USA Today reported that the Houston Astros have agreed to move to the American League in 2013 and will conceivably join the AL West with their Arlington neighbors and winners of the last two American League pennants, the Texas Rangers. For the last year, it has been generally speculated that Major League Baseball would be realigning divisions and leagues sooner rather than later. The obvious choice, with minimal realignment, was Houston, as it would leave the six-team NL Central and join the four-team AL West, leaving each division with five teams and 15 teams in each league.
Personally, I would rather see a team actually from the west, but the move was a predictable one. Baseball sentimentalists may also have pushed for the Nationals to make the move and reclaim their Senators roots in the American League.
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More importantly, this is the first step to a drastic overhaul in the anatomy of the MLB season as commissioner Bud Selig has already supported the eventual creation of a second wild card team in the postseason.
Moreover, the unbalanced 15-team system will necessitate regular interleague play, similar to what is scheduled in any other professional American sport. This means one major concession must be made: the designated hitter must be uniformly accepted. Although I have always found some nostalgia in the American League and National League being so unique from one another, the DH is necessary for this move to be successful and ensure competitive parity. Take for instance the nine-game road trip the Red Sox experienced in Pittsburgh, Philadelphia and Houston. Out of priority, David Ortiz averaged only one at-bat per game on this trip, pinch hitting in six of these games and sitting out entirely in another. Robbed of offensive potential, Terry Francona sacrificed defense by putting Adrian Gonzalez in right field and Papi at first.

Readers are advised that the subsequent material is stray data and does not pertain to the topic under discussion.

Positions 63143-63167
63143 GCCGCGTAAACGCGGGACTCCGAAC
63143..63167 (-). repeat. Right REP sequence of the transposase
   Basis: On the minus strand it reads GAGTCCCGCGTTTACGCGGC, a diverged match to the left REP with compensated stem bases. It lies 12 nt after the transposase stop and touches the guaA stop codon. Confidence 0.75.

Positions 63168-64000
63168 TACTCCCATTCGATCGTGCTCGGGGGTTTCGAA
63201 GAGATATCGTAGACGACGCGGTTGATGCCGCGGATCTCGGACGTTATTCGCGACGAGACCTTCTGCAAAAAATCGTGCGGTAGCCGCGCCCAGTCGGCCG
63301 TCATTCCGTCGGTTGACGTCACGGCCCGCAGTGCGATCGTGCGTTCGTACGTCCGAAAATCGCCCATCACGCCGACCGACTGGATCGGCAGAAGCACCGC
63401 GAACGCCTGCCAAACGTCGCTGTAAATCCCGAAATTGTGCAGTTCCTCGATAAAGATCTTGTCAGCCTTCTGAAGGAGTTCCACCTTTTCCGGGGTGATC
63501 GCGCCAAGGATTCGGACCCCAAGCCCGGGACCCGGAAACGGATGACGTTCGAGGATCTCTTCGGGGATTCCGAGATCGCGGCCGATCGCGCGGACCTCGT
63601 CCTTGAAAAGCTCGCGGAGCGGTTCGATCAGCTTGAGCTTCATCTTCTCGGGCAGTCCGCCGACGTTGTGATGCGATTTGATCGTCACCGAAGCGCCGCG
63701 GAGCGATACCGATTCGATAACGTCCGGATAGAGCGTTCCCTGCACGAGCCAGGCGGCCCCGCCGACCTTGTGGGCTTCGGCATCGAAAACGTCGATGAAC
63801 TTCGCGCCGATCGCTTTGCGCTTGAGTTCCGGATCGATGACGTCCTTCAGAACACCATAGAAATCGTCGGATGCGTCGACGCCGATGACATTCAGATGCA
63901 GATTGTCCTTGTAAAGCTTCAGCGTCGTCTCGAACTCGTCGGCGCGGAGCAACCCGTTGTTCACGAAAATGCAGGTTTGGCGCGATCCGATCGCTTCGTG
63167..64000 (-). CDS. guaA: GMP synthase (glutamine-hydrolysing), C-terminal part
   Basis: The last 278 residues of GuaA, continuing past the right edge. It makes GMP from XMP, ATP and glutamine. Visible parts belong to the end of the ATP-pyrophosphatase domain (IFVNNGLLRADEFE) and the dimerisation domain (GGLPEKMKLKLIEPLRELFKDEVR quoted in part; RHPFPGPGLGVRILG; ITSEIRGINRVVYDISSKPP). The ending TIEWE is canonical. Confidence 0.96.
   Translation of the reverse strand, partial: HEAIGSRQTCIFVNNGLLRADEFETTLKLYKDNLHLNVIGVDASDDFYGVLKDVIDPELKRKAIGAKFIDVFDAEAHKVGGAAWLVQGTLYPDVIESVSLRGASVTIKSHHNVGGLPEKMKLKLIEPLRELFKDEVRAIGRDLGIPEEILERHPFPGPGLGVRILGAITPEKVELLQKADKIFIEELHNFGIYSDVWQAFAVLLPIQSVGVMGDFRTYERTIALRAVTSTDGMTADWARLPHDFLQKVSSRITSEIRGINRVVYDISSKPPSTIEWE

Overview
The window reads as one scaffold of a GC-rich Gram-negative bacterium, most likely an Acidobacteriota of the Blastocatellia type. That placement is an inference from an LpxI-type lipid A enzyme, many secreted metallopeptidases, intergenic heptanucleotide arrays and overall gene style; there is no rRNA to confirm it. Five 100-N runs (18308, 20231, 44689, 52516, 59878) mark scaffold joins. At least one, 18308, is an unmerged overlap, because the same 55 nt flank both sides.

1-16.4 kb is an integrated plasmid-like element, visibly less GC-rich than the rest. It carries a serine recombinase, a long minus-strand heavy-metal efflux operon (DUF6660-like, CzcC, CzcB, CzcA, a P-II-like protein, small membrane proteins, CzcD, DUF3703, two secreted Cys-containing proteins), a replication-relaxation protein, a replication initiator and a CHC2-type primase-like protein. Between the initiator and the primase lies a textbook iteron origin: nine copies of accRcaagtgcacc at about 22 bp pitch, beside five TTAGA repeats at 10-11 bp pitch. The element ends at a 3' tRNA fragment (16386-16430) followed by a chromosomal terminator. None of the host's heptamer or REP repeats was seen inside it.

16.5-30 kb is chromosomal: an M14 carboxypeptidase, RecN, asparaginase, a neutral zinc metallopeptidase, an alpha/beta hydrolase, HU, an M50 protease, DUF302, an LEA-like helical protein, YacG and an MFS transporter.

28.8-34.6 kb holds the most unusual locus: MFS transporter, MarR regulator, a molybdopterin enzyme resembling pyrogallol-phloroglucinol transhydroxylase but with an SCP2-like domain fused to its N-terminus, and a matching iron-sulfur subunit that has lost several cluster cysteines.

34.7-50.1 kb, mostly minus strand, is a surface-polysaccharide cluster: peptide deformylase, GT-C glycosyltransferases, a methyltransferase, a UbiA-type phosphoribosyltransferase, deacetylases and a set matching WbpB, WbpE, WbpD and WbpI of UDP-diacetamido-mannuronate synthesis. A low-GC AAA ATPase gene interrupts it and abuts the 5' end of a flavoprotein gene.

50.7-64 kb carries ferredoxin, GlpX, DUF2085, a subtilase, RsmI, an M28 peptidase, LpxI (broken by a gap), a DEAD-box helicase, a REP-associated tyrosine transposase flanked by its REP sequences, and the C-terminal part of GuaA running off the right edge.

In the absence of a uniform rule on the designated hitter, this is unfair to the athletes who are trying to remain constant and the American League teams trying to balance competitive rosters. Furthermore, there is no certainty that every team will suffer the same, inevitable, scheduling pitfalls. Though blasphemous to National League fans, the NL must accept the DH rather than abolishing it for one simple reason: it is optional. A team need only declare that it will elect to use a DH prior to the start of the game, otherwise, it is perfectly allowable to bat a pitcher at any time. If National League teams still see their pitchers as offensive assets, so be it. But, should this change be enacted, I foresee fewer bunting drills for pitchers in spring training.